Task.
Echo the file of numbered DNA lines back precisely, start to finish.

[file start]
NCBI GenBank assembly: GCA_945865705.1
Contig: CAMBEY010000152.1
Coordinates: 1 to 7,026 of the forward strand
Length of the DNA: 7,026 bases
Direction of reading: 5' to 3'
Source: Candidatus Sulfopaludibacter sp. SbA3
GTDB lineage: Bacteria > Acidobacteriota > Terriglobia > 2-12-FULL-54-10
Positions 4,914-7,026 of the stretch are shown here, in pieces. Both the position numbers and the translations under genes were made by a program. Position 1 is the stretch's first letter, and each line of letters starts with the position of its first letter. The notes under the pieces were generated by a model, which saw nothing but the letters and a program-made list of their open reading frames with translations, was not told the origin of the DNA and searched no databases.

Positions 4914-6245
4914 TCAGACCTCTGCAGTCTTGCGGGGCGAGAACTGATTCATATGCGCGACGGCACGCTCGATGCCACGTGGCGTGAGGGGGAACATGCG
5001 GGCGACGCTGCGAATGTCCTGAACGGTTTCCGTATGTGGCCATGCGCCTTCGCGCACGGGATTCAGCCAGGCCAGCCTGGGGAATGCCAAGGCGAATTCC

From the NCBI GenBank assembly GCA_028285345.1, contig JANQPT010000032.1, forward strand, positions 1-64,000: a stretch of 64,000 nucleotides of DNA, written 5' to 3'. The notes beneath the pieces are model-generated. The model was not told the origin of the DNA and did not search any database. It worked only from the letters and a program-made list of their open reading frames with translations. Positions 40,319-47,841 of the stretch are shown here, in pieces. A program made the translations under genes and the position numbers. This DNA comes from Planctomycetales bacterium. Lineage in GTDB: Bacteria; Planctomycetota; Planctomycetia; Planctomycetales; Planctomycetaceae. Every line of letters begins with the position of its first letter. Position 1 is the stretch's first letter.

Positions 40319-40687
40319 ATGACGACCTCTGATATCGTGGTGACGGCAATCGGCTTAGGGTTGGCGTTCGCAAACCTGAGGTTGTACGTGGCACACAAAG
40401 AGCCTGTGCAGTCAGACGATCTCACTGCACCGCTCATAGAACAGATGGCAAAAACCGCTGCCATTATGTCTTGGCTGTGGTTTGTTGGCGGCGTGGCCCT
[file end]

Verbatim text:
NCBI GenBank assembly: GCA_945865705.1
Contig: CAMBEY010000152.1
Coordinates: 1 to 7,026 of the forward strand
Length of the DNA: 7,026 bases
Direction of reading: 5' to 3'
Source: Candidatus Sulfopaludibacter sp. SbA3
GTDB lineage: Bacteria > Acidobacteriota > Terriglobia > 2-12-FULL-54-10
Positions 4,914-7,026 of the stretch are shown here, in pieces. Both the position numbers and the translations under genes were made by a program. Position 1 is the stretch's first letter, and each line of letters starts with the position of its first letter. The notes under the pieces were generated by a model, which saw nothing but the letters and a program-made list of their open reading frames with translations, was not told the origin of the DNA and searched no databases.

Positions 4914-6245
4914 TCAGACCTCTGCAGTCTTGCGGGGCGAGAACTGATTCATATGCGCGACGGCACGCTCGATGCCACGTGGCGTGAGGGGGAACATGCG
5001 GGCGACGCTGCGAATGTCCTGAACGGTTTCCGTATGTGGCCATGCGCCTTCGCGCACGGGATTCAGCCAGGCCAGCCTGGGGAATGCCAAGGCGAATTCC

From the NCBI GenBank assembly GCA_028285345.1, contig JANQPT010000032.1, forward strand, positions 1-64,000: a stretch of 64,000 nucleotides of DNA, written 5' to 3'. The notes beneath the pieces are model-generated. The model was not told the origin of the DNA and did not search any database. It worked only from the letters and a program-made list of their open reading frames with translations. Positions 40,319-47,841 of the stretch are shown here, in pieces. A program made the translations under genes and the position numbers. This DNA comes from Planctomycetales bacterium. Lineage in GTDB: Bacteria; Planctomycetota; Planctomycetia; Planctomycetales; Planctomycetaceae. Every line of letters begins with the position of its first letter. Position 1 is the stretch's first letter.

Positions 40319-40687
40319 ATGACGACCTCTGATATCGTGGTGACGGCAATCGGCTTAGGGTTGGCGTTCGCAAACCTGAGGTTGTACGTGGCACACAAAG
40401 AGCCTGTGCAGTCAGACGATCTCACTGCACCGCTCATAGAACAGATGGCAAAAACCGCTGCCATTATGTCTTGGCTGTGGTTTGTTGGCGGCGTGGCCCT